When he announced his in-the-works local news site Ratter last year, former Gawker editor A.J. Daulerio told Capital New York he wanted Ratter editors across the country to “be tenacious distractions to their respective power-elites.”
But the “distractions” are wholly internally directed. Daulerio cut his entire editorial staff Wednesday. He laid off assistant editor Michael Rosen, Ratter San Francisco editor Will Kane and Los Angeles editor Brittany Malooly. Last week, Daulerio let go the site’s managing editor, Kate Conger. Julia Schweizer, Ratter’s VP of operations, is still with the company. Daulerio confirmed the news over the phone.
“We’re still a young business, and this is more a pivot than it is anything else. We have a couple things coming up in the next couple months that we’d be better off starting from scratch with,” Daulerio said.
In March 2014, Daulerio told Capital New York he was using seed money from Gawker Media, Mark Cuban and other investors to launch Ratter, a local news site with a “tabloid sensibility.” The total funding wasn’t disclosed, but Gawker Media kicked in $500,000 and the company’s value was set at $2.5 million.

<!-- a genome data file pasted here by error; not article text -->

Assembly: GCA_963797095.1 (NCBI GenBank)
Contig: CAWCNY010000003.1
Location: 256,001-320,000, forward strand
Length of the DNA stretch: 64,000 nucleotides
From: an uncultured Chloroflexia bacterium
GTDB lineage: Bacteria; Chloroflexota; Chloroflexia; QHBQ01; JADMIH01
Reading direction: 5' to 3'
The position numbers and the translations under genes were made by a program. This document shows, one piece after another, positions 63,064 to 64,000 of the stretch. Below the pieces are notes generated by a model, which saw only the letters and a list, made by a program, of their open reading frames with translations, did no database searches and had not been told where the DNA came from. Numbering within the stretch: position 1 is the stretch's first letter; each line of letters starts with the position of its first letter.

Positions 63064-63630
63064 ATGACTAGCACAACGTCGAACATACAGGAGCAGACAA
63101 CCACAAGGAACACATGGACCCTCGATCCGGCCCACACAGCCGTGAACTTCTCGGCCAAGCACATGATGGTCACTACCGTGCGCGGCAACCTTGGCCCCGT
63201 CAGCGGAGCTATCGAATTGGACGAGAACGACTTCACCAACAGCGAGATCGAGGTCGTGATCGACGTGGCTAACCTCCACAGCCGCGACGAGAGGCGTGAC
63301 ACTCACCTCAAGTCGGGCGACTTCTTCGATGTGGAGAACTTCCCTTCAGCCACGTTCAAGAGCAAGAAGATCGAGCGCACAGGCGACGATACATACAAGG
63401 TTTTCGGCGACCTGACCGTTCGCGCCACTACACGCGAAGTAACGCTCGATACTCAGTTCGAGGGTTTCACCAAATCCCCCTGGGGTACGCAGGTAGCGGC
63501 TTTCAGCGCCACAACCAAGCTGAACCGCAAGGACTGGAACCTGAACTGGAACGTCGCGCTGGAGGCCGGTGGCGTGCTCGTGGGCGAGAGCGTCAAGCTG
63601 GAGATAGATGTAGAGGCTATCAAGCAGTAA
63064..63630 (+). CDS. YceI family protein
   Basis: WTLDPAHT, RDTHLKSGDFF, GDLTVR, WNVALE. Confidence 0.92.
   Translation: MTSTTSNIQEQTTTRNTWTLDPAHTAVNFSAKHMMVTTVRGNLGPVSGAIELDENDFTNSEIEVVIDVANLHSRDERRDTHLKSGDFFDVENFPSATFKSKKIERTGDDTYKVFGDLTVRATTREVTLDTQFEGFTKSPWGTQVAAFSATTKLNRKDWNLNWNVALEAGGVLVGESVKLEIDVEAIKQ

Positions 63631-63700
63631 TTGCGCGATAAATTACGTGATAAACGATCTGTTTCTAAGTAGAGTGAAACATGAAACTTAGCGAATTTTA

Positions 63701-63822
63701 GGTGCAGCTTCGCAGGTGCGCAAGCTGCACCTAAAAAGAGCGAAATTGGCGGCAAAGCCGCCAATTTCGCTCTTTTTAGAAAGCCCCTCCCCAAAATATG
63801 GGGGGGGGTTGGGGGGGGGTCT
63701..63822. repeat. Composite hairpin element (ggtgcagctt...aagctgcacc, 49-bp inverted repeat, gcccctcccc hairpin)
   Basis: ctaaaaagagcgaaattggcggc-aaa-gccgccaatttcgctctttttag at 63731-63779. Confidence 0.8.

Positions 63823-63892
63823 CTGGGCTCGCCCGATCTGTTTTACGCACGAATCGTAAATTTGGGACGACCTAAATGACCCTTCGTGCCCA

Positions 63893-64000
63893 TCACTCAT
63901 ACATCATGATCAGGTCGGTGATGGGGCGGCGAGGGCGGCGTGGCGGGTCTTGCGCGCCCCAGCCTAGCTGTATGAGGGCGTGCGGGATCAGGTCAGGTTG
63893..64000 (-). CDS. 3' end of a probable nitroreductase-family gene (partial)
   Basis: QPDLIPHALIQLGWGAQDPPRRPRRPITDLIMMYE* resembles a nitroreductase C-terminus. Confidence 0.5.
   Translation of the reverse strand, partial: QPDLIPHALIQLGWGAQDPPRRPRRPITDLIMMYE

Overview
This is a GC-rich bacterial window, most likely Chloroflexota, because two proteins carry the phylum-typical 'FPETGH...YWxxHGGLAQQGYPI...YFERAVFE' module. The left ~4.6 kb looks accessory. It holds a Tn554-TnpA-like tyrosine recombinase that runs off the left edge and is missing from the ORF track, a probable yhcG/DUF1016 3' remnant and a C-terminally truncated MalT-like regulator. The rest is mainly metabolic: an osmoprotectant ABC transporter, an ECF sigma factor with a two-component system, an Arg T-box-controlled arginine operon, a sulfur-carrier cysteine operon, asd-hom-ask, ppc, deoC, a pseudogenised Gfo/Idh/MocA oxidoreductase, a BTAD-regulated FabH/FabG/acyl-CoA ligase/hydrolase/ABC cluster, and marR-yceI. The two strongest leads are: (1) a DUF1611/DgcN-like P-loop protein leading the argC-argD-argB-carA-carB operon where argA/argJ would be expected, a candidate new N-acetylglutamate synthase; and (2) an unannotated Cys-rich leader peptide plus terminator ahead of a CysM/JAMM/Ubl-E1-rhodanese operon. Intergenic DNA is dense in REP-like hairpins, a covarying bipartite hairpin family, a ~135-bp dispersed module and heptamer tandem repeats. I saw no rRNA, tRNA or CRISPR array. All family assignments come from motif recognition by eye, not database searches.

Daulerio became well known at Deadspin and Gawker for breaking stories like the Brett Favre sexting scandal and for stunts like taking LSD and trying to pitch a no-hitter in a baseball video game. When he left Gawker in January 2013, boss Nick Denton called Daulerio “the most successful editor of Gawker.com” — praise which he backed up by bringing in Daulerio for a temporary stint to revive Gawker’s Hollywood gossip site, Defamer.
Since its November launch, Ratter’s biggest story appears to be a post by Daulerio on harassing sexts allegedly sent by Justin Bieber (they weren’t). Ratter has also run thoughtful dispatches from a transgender prison guard at San Quentin Prison and a series on San Francisco’s Zodiac serial killer.
On what prompted the layoffs, Daulerio said, “My assessment of where things were headed editorially — I felt it was the best move at this point, while we are still relatively small. It’s nothing against the people who were there, it’s about giving the business the opportunity to succeed.”
When asked if Ratter was planning on hiring new staff soon, he said it was “to be determined.”
This article originally appeared on Recode.net.